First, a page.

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We’ve to simply accept a sure danger from Covid-19

There is a growing consensus among health professionals: Covid-19 may never go away. We’ll likely always have some coronavirus out there infecting people and, hopefully on rare occasions, making them seriously ill. The realistic goal is to detoxify the virus – make it less deadly – and not eliminate it entirely.

This is not a surrender to the virus. We’ve lived for a long time with seasonal flu, a family of viruses that kills up to tens of thousands of Americans each year. We can and should take steps to reduce the risks of the flu (including annual vaccination), but we have never been ready to shut down society or personal schools to eradicate it completely. Americans have accepted some risk in order to continue to live normally.

The same is likely to be the case with Covid-19 as well. The highly transmissible Delta variant seems to have cemented this possibility, which shows that the coronavirus will also continue to spread in states and countries with higher vaccination rates.

Looking back in the earlier days of the pandemic, initial hope with vaccines was more modest. Previously, the Food and Drug Administration had set the standard for an acceptable Covid-19 vaccine with an effectiveness of 50 percent. The expectation was that the vaccine would not stop all cases of Covid-19, but would at least reduce the severity of the disease. Peter Hotez of Baylor College said at the time, “Even if it’s not the best vaccine, it could still keep me from going to the hospital or worse.”

But somewhere along the way – perhaps with the news that the vaccines were far more effective than expected – that message was lost. And now everything that is lacking in perfection is perceived as failure.

Consider the study of the Provincetown, Massachusetts outbreak recently published by the Centers for Disease Control and Prevention. The first headlines about the study focused on the fact that three quarters of the cases tracked in the study were in vaccinated individuals, showing that the virus has spread to a very vaccinated community. The CDC’s new policy that vaccinated people should wear masks in public found that the Delta variant can spread at high levels even among those who received their vaccinations.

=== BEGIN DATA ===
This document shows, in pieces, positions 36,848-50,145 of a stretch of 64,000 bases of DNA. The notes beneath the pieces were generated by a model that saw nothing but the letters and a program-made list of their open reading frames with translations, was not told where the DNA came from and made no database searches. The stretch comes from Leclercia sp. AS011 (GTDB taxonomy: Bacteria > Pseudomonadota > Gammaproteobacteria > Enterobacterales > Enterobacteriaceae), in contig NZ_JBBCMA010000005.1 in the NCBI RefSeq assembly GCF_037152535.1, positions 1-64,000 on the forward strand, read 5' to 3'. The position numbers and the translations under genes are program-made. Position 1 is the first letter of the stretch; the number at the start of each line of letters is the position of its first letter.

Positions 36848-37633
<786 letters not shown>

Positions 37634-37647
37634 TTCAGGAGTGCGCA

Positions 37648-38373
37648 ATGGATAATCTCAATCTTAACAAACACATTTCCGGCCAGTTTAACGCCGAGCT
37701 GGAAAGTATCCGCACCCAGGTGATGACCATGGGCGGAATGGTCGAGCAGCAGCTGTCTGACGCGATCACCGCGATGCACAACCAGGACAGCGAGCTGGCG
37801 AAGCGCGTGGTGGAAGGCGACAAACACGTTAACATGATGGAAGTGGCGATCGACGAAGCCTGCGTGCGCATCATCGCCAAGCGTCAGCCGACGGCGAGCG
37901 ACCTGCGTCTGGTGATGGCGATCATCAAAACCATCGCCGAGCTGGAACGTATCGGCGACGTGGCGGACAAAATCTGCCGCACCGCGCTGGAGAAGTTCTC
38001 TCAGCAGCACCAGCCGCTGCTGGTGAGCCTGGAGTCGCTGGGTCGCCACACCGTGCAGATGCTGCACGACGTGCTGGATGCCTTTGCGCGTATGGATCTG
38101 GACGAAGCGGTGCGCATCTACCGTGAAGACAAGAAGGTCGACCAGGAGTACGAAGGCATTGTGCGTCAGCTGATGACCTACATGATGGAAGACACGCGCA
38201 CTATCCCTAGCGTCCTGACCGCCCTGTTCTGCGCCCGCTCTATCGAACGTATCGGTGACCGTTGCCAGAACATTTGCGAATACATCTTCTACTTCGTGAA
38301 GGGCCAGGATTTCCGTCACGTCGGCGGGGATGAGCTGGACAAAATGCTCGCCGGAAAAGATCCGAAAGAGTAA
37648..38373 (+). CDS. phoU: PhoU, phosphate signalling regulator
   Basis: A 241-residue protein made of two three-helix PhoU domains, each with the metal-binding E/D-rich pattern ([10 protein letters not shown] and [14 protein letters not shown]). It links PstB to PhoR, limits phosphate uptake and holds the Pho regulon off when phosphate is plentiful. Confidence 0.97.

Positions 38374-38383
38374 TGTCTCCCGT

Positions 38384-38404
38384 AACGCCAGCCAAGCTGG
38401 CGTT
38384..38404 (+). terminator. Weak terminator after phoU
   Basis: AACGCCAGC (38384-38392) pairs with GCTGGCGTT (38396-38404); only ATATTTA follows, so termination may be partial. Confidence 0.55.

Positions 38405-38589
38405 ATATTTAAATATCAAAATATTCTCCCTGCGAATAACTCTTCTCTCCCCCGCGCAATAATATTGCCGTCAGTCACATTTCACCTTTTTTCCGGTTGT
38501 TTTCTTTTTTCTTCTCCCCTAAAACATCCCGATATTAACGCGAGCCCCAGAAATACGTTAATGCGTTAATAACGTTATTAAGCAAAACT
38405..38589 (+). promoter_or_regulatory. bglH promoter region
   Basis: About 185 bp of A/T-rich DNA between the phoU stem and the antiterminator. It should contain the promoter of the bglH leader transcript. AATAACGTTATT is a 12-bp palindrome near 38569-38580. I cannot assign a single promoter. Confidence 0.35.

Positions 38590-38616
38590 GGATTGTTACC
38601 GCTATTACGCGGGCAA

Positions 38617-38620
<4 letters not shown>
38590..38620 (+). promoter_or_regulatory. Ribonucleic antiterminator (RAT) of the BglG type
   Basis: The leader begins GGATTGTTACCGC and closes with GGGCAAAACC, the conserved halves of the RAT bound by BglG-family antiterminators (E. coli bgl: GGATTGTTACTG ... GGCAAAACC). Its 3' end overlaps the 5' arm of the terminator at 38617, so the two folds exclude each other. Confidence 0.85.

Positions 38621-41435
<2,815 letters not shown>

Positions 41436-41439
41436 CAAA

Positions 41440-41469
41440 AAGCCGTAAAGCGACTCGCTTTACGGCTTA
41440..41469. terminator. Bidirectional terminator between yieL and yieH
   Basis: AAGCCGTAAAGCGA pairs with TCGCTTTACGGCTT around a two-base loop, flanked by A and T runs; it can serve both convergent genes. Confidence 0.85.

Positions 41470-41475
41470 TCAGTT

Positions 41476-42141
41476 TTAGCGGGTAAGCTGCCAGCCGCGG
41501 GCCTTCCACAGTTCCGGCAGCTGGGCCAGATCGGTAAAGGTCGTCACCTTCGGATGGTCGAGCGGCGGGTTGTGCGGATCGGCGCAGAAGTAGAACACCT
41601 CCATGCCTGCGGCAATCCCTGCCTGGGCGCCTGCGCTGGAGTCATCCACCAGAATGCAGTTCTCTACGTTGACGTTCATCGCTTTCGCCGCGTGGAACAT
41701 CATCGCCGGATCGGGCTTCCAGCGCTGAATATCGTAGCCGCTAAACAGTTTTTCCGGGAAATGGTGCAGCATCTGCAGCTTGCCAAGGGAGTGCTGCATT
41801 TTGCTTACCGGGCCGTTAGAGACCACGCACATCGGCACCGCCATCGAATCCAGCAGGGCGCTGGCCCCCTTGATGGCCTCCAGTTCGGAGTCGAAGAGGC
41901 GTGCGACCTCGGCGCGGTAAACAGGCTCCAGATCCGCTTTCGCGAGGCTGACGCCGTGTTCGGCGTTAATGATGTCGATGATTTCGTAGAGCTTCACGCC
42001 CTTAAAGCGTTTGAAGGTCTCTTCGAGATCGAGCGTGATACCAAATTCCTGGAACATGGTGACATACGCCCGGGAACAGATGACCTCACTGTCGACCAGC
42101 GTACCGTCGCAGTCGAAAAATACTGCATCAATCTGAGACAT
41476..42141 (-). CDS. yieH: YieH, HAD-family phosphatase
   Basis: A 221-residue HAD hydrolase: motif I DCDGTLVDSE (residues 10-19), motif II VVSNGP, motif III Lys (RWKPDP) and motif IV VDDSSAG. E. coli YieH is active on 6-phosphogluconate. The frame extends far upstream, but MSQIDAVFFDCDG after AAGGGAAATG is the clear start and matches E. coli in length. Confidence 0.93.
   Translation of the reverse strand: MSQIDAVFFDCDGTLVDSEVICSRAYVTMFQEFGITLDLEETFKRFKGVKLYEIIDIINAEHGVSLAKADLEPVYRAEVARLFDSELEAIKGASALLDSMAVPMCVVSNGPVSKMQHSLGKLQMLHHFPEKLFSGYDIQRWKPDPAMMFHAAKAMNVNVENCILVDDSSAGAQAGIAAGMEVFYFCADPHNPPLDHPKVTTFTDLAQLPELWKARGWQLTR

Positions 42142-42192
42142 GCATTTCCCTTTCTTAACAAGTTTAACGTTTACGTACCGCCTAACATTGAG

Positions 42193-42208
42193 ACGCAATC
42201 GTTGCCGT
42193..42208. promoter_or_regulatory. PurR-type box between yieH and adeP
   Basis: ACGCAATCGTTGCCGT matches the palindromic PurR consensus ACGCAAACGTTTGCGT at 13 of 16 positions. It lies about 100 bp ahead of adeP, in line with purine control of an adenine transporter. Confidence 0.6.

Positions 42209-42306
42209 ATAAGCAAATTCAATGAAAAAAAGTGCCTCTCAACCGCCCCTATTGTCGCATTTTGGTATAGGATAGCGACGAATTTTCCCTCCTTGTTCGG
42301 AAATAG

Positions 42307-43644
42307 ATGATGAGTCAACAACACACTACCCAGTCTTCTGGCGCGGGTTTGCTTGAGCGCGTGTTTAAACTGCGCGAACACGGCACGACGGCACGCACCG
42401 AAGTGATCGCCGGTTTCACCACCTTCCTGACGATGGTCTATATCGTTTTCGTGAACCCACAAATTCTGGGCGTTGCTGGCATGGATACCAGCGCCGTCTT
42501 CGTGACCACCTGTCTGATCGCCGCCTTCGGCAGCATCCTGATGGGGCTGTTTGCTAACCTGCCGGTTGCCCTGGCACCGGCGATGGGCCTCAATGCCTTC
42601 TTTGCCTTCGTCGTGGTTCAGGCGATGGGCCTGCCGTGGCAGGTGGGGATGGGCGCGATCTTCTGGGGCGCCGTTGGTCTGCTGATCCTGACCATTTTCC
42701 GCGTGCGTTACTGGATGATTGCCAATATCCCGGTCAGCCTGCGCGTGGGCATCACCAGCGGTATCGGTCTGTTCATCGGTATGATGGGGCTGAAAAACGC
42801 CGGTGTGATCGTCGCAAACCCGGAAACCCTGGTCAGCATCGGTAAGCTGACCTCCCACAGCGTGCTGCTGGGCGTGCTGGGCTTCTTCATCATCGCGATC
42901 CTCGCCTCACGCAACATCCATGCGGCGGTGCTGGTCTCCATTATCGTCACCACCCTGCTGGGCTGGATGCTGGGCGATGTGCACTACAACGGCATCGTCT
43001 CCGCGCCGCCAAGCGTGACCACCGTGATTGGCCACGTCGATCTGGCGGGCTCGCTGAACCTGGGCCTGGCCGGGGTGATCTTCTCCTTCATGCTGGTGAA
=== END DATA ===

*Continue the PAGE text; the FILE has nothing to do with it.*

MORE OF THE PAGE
But if you look closely at the details of the outbreak, they revealed some very good news for people who have been vaccinated. Of the more than 1,000 cases linked to Provincetown to date, only seven hospital admissions (some unvaccinated) and no deaths have been reported.

If that had been 2020, given general hospital admissions and death rates, the outbreak would likely have caused around 100 hospital admissions and 10 deaths.

The Provincetown outbreak then revealed that the vaccines had helped detoxify the coronavirus – to make it more like the flu.

“We should cheer,” Amesh Adalja from the Johns Hopkins Center for Health Security told me. “Contrary to what the press reported, the Provincetown outbreak was not evidence of the vaccine’s failure, but of their overwhelming success.”

In short, watch out for hospitalizations and deaths, not just cases.

There are concerns about “long covid” – lasting effects on those infected, such as overwhelming fatigue. However, experts say that serious long-term symptoms after a Covid-19 infection seem to be quite rare (although this problem is still being investigated). And in any case, these types of long-term symptoms are not only unique to the coronavirus; they occur with seasonal flu, for example.

We still need to get more people vaccinated, but at some point we need to acknowledge that we have done what we can. It may not be ideal, but we can learn to live with a vaccine-weakened version of Covid-19 – hopefully not as dissimilar to how we have been dealing with the flu for a long time.

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